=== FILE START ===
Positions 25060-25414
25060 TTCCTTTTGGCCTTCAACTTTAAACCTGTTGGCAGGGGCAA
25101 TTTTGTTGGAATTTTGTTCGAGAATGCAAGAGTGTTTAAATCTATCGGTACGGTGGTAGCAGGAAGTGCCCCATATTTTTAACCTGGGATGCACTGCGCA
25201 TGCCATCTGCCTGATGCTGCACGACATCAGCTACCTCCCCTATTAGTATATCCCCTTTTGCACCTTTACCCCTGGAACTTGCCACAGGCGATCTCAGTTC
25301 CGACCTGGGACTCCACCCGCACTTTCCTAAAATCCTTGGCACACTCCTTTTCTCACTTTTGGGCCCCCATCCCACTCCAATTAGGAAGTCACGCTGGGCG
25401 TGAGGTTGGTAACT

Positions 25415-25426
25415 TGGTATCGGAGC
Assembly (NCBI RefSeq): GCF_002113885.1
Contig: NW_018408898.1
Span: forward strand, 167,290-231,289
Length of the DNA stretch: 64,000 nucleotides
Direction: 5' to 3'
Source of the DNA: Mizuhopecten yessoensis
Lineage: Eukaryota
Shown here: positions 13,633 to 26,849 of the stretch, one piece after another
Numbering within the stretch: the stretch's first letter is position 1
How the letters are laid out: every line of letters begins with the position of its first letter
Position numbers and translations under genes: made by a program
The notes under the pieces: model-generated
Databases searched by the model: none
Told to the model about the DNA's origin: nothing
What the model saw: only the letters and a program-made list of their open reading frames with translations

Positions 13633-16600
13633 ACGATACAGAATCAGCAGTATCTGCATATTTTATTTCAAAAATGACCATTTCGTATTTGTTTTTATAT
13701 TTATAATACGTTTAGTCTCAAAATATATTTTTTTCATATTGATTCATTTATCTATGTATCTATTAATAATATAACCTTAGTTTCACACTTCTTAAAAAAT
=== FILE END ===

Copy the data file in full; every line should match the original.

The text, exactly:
Positions 25060-25414
25060 TTCCTTTTGGCCTTCAACTTTAAACCTGTTGGCAGGGGCAA
25101 TTTTGTTGGAATTTTGTTCGAGAATGCAAGAGTGTTTAAATCTATCGGTACGGTGGTAGCAGGAAGTGCCCCATATTTTTAACCTGGGATGCACTGCGCA
25201 TGCCATCTGCCTGATGCTGCACGACATCAGCTACCTCCCCTATTAGTATATCCCCTTTTGCACCTTTACCCCTGGAACTTGCCACAGGCGATCTCAGTTC
25301 CGACCTGGGACTCCACCCGCACTTTCCTAAAATCCTTGGCACACTCCTTTTCTCACTTTTGGGCCCCCATCCCACTCCAATTAGGAAGTCACGCTGGGCG
25401 TGAGGTTGGTAACT

Positions 25415-25426
25415 TGGTATCGGAGC
Assembly (NCBI RefSeq): GCF_002113885.1
Contig: NW_018408898.1
Span: forward strand, 167,290-231,289
Length of the DNA stretch: 64,000 nucleotides
Direction: 5' to 3'
Source of the DNA: Mizuhopecten yessoensis
Lineage: Eukaryota
Shown here: positions 13,633 to 26,849 of the stretch, one piece after another
Numbering within the stretch: the stretch's first letter is position 1
How the letters are laid out: every line of letters begins with the position of its first letter
Position numbers and translations under genes: made by a program
The notes under the pieces: model-generated
Databases searched by the model: none
Told to the model about the DNA's origin: nothing
What the model saw: only the letters and a program-made list of their open reading frames with translations

Positions 13633-16600
13633 ACGATACAGAATCAGCAGTATCTGCATATTTTATTTCAAAAATGACCATTTCGTATTTGTTTTTATAT
13701 TTATAATACGTTTAGTCTCAAAATATATTTTTTTCATATTGATTCATTTATCTATGTATCTATTAATAATATAACCTTAGTTTCACACTTCTTAAAAAAT